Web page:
USPSTF Recommendation Expands Cancer Screening Pool, Concerns Still Remain


The US Preventive Services Task Force now recommends for genetic counseling and testing for survivors of certain cancer types, but many at high-risk for the disease are left off the list.

The US Preventive Services Task Force (USPSTF) released new recommendations regarding which individuals should be evaluated for BRCA1/2 — expanding the pool of individuals who should be tested for these genetic mutations.

In particular, the recommendation now includes genetic counseling and testing for breast, ovarian, fallopian tube and peritoneal cancer survivors.

“This expansion is critical because it underlines what those of us in cancer genetics have already known for decades: Cancer survivors can benefit from genetic counseling and testing in many ways,” explained Ellen Matloff, president and CEO of My Gene Counsel, a digital health company that links current, updating, evidence-based information to genetic test results. “First, it can help them determine what treatments would be best based on their current diagnosis and future cancer risks,” she said, adding that it is also important, and possibly life-saving for survivors’ family members.

While many see this as a step forward in genetics, the updated recommendation still comes with concerns: It failed to include newly diagnosed patients with breast or ovarian cancer as well as patients with advanced cancers. In addition, Matloff noted, it did not include men.

“Fifty percent of people with a BRCA mutation are men,” she said. “Males with a BRCA mutation are at increased risk for breast, pancreatic and prostate cancers, and should not be forgotten in these genetic counseling and testing recommendations. Men should also have counseling and testing because these mutations can be passed on to their children and grandchildren.”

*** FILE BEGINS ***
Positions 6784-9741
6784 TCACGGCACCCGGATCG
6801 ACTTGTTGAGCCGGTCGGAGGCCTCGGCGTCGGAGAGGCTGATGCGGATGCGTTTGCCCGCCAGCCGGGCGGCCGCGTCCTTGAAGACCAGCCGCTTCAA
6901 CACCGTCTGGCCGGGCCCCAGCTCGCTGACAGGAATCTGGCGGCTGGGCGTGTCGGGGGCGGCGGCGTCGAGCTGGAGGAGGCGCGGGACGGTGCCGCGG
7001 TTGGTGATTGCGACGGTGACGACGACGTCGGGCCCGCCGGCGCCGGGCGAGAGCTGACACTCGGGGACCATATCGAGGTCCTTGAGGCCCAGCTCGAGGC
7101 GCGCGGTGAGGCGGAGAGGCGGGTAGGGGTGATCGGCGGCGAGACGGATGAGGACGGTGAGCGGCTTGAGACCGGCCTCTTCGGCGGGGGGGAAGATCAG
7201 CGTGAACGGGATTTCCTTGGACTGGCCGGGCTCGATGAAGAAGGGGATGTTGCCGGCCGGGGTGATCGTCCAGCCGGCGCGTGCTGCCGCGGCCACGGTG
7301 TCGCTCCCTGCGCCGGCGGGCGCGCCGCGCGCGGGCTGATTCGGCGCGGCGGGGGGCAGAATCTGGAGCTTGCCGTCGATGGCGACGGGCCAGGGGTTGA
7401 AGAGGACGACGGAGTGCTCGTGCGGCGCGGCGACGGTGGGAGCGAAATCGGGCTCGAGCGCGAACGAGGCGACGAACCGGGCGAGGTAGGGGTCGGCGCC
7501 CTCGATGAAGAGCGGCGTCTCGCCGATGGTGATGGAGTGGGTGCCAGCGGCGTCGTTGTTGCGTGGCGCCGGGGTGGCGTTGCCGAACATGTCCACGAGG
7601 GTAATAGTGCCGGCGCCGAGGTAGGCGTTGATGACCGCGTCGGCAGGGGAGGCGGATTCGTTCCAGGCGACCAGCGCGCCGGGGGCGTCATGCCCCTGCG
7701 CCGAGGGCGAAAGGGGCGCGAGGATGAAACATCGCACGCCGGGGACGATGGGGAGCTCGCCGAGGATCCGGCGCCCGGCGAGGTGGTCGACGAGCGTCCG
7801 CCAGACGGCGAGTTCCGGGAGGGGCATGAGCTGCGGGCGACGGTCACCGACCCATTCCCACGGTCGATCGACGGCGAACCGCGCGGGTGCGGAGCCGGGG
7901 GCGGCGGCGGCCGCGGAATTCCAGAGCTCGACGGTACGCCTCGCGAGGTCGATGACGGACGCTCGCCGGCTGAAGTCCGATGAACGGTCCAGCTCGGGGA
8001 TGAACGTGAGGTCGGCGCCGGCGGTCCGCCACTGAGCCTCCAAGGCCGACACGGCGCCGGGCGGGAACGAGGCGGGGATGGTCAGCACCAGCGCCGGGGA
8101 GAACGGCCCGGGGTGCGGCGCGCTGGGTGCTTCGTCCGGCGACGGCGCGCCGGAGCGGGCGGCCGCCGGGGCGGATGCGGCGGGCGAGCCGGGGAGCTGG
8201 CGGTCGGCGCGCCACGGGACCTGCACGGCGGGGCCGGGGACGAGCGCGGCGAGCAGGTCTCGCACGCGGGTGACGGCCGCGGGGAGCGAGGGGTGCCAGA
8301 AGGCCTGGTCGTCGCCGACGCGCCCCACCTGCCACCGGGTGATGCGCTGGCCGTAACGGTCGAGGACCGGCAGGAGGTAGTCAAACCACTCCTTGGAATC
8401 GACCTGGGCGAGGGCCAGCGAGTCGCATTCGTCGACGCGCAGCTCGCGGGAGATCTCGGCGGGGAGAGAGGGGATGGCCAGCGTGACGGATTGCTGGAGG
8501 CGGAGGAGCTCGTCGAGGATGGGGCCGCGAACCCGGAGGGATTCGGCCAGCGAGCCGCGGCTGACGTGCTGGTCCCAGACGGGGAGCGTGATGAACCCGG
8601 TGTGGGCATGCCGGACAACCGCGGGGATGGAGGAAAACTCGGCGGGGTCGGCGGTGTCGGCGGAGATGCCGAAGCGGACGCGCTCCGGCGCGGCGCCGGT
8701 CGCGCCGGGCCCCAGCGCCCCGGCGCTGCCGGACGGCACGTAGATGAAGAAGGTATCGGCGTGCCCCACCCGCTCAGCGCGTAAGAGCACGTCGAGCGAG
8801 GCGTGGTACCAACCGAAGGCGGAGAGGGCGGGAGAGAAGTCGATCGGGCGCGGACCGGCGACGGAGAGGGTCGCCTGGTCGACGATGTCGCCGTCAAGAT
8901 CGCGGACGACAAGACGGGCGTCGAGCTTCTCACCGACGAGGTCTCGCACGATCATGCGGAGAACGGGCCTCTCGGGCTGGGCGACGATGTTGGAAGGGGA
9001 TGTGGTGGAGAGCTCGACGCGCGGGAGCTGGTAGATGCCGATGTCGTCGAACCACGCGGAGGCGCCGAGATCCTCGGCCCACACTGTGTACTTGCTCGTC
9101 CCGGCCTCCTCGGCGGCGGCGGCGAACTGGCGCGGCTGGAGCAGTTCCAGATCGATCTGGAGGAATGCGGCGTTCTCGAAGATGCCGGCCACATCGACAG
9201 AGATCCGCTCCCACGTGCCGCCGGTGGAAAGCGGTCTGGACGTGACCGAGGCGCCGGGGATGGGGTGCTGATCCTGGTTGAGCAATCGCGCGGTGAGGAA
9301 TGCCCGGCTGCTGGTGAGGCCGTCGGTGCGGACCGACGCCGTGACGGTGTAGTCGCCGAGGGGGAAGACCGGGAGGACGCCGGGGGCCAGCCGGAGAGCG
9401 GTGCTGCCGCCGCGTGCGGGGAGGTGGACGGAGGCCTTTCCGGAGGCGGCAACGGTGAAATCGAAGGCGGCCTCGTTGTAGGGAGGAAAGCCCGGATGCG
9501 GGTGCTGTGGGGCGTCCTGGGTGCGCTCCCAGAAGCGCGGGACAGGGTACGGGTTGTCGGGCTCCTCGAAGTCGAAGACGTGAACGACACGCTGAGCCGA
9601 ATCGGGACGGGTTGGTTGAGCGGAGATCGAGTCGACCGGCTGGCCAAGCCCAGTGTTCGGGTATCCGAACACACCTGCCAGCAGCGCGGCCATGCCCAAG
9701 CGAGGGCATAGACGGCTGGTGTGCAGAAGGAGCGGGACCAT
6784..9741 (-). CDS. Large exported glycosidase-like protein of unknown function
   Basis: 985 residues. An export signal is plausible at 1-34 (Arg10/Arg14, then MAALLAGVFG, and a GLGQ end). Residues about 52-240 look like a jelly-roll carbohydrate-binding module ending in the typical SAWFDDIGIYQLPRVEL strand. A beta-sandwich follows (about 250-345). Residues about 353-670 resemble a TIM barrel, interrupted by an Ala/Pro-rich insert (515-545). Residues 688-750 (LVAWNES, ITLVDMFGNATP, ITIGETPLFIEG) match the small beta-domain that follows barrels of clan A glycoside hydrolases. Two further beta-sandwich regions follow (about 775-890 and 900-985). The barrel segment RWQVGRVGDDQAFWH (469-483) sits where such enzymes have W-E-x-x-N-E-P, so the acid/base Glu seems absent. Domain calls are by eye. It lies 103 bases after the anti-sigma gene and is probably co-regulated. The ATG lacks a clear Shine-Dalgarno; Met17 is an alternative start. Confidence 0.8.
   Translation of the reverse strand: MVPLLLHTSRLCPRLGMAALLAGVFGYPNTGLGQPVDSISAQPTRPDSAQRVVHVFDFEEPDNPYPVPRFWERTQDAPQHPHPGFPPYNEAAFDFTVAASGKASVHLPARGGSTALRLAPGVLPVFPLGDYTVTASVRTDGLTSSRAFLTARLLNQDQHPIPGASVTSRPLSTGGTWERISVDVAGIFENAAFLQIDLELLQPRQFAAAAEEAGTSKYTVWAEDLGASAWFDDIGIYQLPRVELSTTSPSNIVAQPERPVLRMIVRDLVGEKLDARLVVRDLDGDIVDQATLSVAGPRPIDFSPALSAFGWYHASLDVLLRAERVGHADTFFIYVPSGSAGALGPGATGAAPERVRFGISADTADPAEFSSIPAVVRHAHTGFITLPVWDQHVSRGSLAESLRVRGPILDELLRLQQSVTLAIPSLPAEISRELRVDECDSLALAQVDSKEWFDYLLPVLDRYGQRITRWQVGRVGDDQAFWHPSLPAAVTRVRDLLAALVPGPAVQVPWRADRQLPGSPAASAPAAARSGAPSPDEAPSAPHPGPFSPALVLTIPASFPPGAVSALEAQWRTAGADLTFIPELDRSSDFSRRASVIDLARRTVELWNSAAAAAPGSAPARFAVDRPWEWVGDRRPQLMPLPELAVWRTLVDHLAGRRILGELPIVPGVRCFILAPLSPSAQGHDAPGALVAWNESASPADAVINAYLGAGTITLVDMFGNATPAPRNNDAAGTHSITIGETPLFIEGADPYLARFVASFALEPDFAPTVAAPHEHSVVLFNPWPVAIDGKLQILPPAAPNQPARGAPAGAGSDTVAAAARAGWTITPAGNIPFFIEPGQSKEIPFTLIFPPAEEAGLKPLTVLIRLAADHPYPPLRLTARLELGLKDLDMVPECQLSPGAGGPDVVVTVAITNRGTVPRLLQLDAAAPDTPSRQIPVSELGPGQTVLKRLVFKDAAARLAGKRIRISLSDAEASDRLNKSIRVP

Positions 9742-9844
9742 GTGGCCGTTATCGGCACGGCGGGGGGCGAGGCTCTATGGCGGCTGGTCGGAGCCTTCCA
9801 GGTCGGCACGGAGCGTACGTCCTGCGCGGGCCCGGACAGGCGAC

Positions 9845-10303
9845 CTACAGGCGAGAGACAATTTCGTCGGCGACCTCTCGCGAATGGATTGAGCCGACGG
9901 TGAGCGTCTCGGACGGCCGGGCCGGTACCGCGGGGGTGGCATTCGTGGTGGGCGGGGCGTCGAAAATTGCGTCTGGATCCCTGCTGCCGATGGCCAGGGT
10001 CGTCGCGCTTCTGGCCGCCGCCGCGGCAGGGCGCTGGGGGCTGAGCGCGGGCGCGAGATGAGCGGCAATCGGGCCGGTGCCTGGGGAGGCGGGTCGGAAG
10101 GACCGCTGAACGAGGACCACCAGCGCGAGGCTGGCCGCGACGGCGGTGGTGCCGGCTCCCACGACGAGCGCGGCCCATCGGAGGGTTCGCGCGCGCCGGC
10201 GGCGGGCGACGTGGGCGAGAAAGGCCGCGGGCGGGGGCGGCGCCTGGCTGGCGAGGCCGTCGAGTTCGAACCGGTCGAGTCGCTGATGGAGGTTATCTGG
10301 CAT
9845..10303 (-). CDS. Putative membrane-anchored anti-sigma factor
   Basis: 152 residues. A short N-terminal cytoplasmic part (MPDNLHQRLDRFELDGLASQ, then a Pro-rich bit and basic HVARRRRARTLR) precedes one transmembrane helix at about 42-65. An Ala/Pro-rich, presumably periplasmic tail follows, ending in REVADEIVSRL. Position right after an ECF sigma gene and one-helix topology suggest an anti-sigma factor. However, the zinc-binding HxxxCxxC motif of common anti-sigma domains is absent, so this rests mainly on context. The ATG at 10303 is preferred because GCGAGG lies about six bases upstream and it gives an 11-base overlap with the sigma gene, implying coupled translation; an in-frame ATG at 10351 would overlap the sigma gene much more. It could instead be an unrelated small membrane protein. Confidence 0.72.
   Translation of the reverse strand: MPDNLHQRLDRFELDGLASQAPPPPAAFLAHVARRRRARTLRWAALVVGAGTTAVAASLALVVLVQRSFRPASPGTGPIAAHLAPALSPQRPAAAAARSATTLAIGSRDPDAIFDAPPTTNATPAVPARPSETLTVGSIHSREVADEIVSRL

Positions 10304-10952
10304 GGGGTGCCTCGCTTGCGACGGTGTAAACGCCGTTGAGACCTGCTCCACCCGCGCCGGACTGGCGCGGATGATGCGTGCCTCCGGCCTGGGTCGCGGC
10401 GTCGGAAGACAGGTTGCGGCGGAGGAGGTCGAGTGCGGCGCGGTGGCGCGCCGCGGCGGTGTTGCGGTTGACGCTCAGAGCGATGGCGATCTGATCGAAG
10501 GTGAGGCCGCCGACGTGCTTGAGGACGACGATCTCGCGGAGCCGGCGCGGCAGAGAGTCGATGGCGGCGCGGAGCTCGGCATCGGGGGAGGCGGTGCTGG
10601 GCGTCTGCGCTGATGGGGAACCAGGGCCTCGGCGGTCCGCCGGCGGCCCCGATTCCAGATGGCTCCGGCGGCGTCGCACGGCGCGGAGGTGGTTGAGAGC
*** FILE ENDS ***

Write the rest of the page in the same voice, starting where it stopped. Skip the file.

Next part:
So, what does this mean for those not included in the recommendation? “Women and men who don’t fall neatly into these guidelines may need to be proactive and request a genetic counseling appointment,” Matloff recommended. “You can request a genetic counseling referral from your physician or health care provider or go to the National Society of Genetic Counselors to find a counselor near you, or to speak to a counselor by telephone.”

Although not addressed in the updated recommendation, others are also concerned with the use of large-panel genetic tests, which are designed to sequence up to 80 genes at once.

“Bigger is not always better,” Matloff explained. “Using these big panels means that you are more likely to learn that you have a variant of uncertain significance, meaning a difference that may or may not be harmful. When using big panels, we are also more likely to find a pathogenic variant in a gene that we know very little about it. In both cases, it is difficult to know how to use this information. A certified genetic counselor can help you choose the panel that is best for you.”

Despite concerns, the USPSTF’s updated recommendations are a step in the right direction. “This is a positive step forward because we have more data to suggest that genetic counseling and testing is helpful and worthwhile,” Matloff said. “These new guidelines further expand the pool of individuals that should be offered genetic counseling. Every step forward helps remind health care providers to refer their patients for genetic counseling and testing, and reinforces that insurance companies should pay for these services.”

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